Decided July 24, 1984.
Beth Toni Kruvant, for plaintiff ( Gelber Kruvant, attorneys).
Mark T. McMenamy, for defendant Uniroyal ( Stryker, Tams Dill, attorneys).
On April 11, 1984, this action was instituted in the Special Civil Part of the Law Division of the Superior Court and the venue laid in Essex County. The question presented is whether the action should be dismissed where one or more defendants is a resident of this State but none of the defendants is a resident of Essex County. I have determined that the action should not be dismissed and that the proper course is to seek a change of venue.
The suit seeks legal relief against three defendants and the amount in controversy is less than $5,000. Plaintiff's instructions regarding service of process directed that two of the defendants be served in New Jersey counties other than Essex. For the purpose of this opinion it will be assumed that said two defendants are residents of New Jersey, but non-residents of Essex, and in fact a return of service indicates one of said defendants was served in Middlesex County. Plaintiff directed that the third defendant, Uniroyal, be served in Essex County.
Uniroyal moved to quash the service of process upon it and to dismiss the complaint because none of the defendants was an Essex County resident. Uniroyal also moved for summary judgment based on a statute of limitations. For reasons not pertinent to this opinion, I determined that the purported service was improper and denied the motion for summary judgment. While it appears that Uniroyal is not a resident of Essex County, it does have a registered agent in Hudson County who can be served with process. However, Uniroyal argues that this court cannot transfer this matter to what counsel terms an "alternative forum", and urges that the complaint be dismissed.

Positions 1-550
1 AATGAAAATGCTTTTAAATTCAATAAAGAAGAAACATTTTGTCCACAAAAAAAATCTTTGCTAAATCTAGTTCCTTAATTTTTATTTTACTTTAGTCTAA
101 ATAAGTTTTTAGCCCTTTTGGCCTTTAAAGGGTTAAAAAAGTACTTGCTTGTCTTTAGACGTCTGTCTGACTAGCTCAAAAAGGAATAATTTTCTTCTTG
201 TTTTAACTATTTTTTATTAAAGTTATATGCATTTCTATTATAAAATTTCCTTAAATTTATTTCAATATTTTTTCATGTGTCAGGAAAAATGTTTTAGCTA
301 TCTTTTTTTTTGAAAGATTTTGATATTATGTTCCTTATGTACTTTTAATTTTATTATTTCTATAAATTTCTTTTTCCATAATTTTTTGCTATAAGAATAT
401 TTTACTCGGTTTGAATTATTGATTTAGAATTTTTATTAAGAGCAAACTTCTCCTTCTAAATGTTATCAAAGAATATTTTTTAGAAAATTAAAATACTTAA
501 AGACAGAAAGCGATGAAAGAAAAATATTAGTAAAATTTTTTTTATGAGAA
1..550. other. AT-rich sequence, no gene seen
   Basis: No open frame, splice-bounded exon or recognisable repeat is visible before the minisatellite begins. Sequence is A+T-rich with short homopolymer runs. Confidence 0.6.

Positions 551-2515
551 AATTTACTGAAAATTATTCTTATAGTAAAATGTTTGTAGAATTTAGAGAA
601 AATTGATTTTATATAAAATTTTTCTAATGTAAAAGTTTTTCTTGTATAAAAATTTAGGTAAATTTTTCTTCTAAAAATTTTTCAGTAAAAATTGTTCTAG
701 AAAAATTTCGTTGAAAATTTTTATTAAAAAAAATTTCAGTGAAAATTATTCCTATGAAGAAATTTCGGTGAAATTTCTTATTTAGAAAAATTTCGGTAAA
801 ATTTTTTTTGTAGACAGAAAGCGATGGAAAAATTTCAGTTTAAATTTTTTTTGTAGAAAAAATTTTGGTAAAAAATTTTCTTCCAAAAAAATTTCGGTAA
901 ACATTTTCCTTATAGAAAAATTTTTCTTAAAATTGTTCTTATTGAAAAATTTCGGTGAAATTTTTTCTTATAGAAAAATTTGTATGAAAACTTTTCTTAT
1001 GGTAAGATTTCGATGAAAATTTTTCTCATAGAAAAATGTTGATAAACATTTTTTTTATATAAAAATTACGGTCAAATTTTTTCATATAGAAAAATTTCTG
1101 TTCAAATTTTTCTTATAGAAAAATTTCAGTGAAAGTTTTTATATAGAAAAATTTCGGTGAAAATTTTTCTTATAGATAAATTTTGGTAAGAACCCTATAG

Prior to December 31, 1983 the territorial jurisdiction of a county district court was coextensive with the boundaries of the applicable county. N.J.S.A. 2A:6-32. In those instances where a suit was brought in a county district court against one defendant who could be served within the applicable county and other defendants who were non-residents of that county, service could be made on such non-resident defendants in another county and such service was effectual to bring such defendants into the district court in which the action was instituted. N.J.S.A. 2A:6-33.
An amendment to Article VI of the Constitution of the State of New Jersey was approved on November 8, 1983. This amendment contemplated, among other things, the abolition of the county district courts and provided that in such event the judges of that court would become judges of the Superior Court.
Effective December 31, 1983 by L. 1983, c. 405, the county district courts were abolished and the "jurisdiction, functions, powers and duties of the county district courts . . . transferred to the Superior Court." Section 3. The introductory statement accompanying that bill stated that it was enabling legislation, which would accomplish the objectives of the abovementioned constitutional amendment. The statement expressed the legislative intent by announcing that the bill provided for a "unified court system in New Jersey by abolishing the county district courts and the juvenile [sic] domestic relations courts and transferring the jurisdiction of these courts to the Superior Court."